The forest of Dantewada, like Tahrir square, is a space that has been occupied by the local people who are predominantly Adivasi people (various tribes of Indigenous people) who are known as the “Naxalites” and/or “Maoists” and are amongst the poorest in the nation. The Maoist guerillas are fighting the state and massive multinational corporations to stop them from annihilating their forests and space(s) of inhabitation. This is because the Adivasi people, forested heartland, and minerals (bauxite, ironore, copper, gold and diamonds) are spatially all stacked upon one another. As the forests resources are lucrative for the accumulation of capital, the Indian government has signed hundreds of clandestine agreements – Memorandums of Understanding (MOUs) – with mining and infrastructure companies, and have tried to make legible what is not legible: multinational ownership of forested land, waters and mountains. Since the MOUs have yet to be translated into capital, this translation requires the “unstacking” and “sorting” of the forested landscape by cleansing the people off the land, through military means, for the sake of India’s neoliberal economic “development,” “growth,” and “security”.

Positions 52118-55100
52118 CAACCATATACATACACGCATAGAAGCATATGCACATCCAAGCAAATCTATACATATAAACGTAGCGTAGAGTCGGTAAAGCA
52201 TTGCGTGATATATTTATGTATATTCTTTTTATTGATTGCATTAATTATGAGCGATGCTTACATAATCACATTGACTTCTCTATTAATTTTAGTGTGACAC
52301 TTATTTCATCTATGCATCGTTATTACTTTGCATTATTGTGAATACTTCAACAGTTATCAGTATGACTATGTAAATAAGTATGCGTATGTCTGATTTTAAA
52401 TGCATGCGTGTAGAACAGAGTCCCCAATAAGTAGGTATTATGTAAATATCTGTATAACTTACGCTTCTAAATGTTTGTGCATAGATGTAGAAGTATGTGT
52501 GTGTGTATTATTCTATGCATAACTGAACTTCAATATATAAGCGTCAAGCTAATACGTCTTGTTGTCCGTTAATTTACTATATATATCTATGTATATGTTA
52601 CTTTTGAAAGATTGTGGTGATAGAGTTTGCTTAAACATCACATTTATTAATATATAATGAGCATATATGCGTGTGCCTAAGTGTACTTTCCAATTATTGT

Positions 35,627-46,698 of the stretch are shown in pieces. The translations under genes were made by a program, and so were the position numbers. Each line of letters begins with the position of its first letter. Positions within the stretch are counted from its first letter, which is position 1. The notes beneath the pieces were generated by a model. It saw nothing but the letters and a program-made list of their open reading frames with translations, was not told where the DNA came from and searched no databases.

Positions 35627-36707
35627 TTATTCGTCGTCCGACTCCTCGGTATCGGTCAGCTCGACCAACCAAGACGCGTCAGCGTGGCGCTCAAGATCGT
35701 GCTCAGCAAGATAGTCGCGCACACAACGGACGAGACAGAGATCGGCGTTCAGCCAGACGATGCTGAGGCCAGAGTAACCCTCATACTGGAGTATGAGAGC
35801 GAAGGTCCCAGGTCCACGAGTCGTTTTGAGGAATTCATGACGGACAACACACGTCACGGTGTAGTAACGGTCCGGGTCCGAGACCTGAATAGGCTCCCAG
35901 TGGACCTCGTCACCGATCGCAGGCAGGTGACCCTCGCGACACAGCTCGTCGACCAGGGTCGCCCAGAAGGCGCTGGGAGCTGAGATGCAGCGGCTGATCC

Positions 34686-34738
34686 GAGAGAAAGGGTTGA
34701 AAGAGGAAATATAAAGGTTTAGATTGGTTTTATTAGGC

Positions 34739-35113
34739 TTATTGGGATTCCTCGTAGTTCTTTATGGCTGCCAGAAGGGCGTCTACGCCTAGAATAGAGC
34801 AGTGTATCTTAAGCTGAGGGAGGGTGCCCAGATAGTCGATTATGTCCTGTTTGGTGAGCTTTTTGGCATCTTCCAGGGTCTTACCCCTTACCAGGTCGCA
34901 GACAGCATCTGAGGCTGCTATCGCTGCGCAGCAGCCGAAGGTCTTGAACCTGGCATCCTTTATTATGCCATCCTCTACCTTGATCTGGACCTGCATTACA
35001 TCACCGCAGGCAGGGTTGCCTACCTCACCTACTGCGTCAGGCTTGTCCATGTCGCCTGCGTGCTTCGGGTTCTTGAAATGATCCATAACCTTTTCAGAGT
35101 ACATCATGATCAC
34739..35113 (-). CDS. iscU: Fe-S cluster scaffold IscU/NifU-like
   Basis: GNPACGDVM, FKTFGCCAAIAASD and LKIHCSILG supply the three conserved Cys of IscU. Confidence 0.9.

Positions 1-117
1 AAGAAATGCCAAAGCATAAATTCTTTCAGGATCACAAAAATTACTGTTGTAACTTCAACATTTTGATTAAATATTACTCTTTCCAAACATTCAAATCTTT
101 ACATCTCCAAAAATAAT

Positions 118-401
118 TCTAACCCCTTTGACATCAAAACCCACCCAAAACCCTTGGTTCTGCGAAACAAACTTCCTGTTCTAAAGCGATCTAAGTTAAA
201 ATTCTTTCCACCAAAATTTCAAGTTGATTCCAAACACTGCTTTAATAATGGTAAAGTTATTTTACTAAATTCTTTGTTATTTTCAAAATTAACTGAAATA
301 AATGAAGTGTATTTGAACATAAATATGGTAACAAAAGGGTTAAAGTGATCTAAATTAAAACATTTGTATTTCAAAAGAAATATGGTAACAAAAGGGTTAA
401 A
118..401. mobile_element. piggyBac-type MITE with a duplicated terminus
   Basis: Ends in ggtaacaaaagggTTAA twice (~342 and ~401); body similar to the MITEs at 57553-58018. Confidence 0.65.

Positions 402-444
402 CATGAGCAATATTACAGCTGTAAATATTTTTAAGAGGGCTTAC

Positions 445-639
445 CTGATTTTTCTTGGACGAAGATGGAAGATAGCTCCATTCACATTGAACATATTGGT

The state and media have declared that the Maoists are “terrorists” and are the largest internal “security threat” to India, much as Palestinians are cast as terrorists. Under this premise, the Indian government has attempted to militarize the sociality of Dantewada’s inhabitants through Operation Greenhunt. The discourse of “security” provides the state justification for various spatial policies and (re)-arrangements and is part of neoliberalism’s regime of control. For example, in the case of Palestine, security reasoning gave Israel the legitimacy to construct an illegal separation barrier in order to confiscate land and create a spatial division between “secure zones” and “insecure” ghettoized zones, in which the former is always under constant threat from those that inhabit the latter. In the context of the Dantewada forest, the forest has been discursively produced as an “insecure” zone filled with Maoists – the “bad” national subjects. As a result, the Indian police and paramilitary forces have cordoned off the forest to temporally keep the illegible in, so military drones can eventually bombard and (ethnically) cleanse the area. The cordoning strategy disallows Maoist access to food, medicines, and basic necessities, basically placing the forested area under siege, again much like Gaza. Moreover, school buildings have been emptied out and are used as barracks, and fort-like structures surrounded with barbed wire are used for the creation of “secure” zones for police/paramilitary protection and hiding. What is kept hidden is the production of “insecurity” vis-a-vis violence by the state and various corporations through their sponsored armed vigilante group called the Salwa Judum (also made up of Adivasis). The Salwa Jadum have been burning and looting villages, raping women, and incarcerating or killing Adivasis, forcing thousands of them to flee to different states or roadside police camps. Here Ruthie Wilson Gilmore’s notion that “state-making is war-making” becomes clear as Operation Greenhunt serves to exemplify this notion, in which the making of the neoliberal, superpower Indian state is inherently linked to war-making. In her essay Walking with the Comrades (2009), Arundhati Roy suggests that India has exported technologies of violence from Israel, as the Israeli Mossad is training the top police/military officials leading Operation Greenhunt. Moreover, Israel is supplying India with new hardware – drones, laser range finders, and thermal imaging equipment – the same technologies of warfare it has used and continues to use to annihilate the Palestinians from their landscape. This suggests that domination always has a geography and spatiality, and where interests of capital converge, the spatial logics of neoliberalism and domination are globalized and shared.